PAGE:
Persons with a history of eczema have been shown to have a reduced risk of lung cancer, but the evidence has been inconclusive because of the small size of previous studies and their limited ability to control for confounding by smoking. The objective of this study was to determine the role of eczema in relation to lung cancer while overcoming the limitations of previous investigations. Study subjects included 2,854 cases and 3,116 population and hospital controls recruited during 1998-2001 from 16 areas in the Czech Republic, Hungary, Poland, Romania, Russia, Slovakia, and the United Kingdom. Odds ratios were calculated for self-reported history of eczema via multivariate logistic regression modeling. The odds ratio for a history of eczema was 0.61 (95% confidence interval: 0.48, 0.76) after control for age, sex, study center, and cumulative tobacco smoking. There was no heterogeneity in the results by sex or age at onset of eczema. Subjects reporting use of medication for eczema had a lower odds ratio than subjects not reporting such use. This study provides further evidence for an inverse association between history of eczema and lung cancer risk, which is unlikely to be due to chance, bias, or confounding.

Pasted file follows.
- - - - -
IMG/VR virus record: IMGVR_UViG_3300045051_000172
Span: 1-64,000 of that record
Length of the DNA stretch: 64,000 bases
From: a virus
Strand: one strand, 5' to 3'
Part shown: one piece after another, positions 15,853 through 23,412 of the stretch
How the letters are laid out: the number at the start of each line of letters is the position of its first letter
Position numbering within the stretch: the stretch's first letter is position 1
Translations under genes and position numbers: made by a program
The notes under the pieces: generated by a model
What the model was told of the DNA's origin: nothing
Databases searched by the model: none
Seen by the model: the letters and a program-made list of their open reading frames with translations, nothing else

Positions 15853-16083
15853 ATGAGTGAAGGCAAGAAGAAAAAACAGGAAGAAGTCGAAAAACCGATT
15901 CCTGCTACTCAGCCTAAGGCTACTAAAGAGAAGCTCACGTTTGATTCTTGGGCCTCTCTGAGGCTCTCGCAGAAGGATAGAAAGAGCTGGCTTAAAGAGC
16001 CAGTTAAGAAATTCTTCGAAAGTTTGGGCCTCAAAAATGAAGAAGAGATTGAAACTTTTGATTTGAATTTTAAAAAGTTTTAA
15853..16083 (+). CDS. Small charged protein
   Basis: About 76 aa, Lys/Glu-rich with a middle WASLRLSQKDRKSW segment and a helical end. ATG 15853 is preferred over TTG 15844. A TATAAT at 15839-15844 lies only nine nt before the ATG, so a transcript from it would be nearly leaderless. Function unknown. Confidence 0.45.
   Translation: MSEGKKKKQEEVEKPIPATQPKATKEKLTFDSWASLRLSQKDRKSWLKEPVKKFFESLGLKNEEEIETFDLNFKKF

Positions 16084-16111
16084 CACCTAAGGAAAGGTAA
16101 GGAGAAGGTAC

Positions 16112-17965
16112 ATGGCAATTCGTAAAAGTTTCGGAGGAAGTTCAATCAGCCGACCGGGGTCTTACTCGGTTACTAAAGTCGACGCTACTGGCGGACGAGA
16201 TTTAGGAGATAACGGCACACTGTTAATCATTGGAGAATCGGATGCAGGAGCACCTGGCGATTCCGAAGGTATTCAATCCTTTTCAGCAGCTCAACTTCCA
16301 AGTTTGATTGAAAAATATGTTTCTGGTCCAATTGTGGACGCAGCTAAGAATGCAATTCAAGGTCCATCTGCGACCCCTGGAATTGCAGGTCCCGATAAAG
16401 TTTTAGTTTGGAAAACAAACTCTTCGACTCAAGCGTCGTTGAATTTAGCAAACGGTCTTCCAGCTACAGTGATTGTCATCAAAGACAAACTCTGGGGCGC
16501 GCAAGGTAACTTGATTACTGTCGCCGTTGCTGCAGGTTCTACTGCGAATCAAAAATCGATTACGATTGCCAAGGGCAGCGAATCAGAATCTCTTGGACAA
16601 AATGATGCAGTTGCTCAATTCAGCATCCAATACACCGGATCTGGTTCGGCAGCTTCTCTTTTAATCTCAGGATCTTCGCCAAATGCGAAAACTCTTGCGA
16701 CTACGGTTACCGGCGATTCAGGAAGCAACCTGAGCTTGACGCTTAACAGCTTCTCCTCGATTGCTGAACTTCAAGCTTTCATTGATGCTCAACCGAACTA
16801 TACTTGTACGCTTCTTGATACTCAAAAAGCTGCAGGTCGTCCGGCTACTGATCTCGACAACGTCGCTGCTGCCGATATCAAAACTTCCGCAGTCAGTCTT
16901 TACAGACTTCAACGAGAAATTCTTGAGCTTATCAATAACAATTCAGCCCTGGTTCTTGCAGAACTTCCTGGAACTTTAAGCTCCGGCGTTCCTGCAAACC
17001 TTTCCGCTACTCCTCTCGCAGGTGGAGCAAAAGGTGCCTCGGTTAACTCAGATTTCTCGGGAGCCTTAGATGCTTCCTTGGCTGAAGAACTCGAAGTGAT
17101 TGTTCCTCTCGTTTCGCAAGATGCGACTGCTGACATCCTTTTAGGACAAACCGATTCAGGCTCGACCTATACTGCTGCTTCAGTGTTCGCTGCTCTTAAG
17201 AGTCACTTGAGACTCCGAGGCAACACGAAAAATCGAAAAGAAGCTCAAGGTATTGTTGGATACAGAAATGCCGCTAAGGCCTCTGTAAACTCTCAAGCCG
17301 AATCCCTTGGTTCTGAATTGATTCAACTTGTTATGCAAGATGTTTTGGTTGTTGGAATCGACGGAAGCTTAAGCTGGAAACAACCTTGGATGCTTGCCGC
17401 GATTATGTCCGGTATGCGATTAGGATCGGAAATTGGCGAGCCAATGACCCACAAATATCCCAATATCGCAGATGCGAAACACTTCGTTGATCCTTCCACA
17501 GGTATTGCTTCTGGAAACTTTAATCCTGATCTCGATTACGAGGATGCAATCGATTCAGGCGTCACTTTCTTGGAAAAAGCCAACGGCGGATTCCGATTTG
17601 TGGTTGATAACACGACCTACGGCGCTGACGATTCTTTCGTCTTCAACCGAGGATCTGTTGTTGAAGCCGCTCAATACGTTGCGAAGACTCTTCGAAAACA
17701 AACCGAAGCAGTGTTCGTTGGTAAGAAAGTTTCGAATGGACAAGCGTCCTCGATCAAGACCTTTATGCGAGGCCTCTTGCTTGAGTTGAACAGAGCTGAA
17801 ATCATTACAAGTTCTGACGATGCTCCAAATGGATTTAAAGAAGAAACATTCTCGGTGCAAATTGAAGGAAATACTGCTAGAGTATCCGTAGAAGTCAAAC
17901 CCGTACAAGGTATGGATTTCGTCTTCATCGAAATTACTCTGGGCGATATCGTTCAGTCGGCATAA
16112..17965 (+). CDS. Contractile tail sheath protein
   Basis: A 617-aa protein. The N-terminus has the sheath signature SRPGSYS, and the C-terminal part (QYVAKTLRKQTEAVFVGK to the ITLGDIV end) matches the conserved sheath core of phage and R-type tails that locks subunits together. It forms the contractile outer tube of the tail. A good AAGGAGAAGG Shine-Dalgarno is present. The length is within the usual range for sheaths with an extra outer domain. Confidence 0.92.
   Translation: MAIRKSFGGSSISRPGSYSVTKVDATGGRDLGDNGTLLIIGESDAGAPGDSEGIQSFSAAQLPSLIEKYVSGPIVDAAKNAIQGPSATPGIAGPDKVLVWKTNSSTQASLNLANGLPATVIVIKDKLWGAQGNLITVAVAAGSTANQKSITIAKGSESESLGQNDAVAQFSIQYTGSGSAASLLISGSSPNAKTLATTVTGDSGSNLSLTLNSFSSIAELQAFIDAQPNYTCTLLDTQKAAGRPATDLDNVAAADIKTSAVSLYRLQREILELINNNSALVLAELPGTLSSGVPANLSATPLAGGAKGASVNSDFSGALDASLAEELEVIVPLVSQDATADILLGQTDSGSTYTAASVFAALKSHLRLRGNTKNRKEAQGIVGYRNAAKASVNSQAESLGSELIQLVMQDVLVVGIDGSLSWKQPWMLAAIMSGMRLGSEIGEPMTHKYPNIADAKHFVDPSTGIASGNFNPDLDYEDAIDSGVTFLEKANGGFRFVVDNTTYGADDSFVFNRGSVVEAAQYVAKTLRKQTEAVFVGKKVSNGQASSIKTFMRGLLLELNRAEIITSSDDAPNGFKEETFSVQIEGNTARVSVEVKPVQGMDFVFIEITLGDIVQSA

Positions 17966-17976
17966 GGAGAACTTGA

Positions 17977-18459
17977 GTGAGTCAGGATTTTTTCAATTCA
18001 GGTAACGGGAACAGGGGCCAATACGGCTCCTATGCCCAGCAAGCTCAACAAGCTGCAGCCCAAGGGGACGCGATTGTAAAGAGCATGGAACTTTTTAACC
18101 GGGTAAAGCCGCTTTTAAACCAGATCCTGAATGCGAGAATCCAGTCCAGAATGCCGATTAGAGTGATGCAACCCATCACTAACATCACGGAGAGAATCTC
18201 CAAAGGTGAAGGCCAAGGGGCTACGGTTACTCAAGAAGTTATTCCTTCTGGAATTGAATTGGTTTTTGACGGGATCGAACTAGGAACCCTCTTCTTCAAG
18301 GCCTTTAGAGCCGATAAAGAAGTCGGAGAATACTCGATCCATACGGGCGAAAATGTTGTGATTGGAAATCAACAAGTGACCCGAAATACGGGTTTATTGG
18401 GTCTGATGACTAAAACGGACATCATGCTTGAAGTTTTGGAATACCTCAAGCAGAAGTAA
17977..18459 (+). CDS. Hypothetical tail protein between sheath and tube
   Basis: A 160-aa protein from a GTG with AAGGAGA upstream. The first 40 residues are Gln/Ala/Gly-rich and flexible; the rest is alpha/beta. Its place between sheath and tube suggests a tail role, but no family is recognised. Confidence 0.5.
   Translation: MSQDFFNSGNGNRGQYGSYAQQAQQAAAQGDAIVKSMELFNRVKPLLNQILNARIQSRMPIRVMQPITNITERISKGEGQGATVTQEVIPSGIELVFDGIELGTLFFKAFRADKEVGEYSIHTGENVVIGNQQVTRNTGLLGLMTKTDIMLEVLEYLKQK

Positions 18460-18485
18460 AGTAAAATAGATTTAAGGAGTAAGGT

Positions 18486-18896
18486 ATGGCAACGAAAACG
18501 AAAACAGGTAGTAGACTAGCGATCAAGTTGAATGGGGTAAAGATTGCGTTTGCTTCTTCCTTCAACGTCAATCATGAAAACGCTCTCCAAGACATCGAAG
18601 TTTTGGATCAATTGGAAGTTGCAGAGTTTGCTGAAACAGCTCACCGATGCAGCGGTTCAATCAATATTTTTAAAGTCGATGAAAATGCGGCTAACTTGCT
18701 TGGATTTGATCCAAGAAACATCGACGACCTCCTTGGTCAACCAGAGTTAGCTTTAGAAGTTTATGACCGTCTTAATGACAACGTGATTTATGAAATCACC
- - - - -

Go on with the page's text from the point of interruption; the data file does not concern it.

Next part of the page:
|Titolo:||Is the risk of lung cancer reduced among eczema patients?|
|Data di pubblicazione:||2005|
|Appare nelle tipologie:||1.1 Articolo in rivista|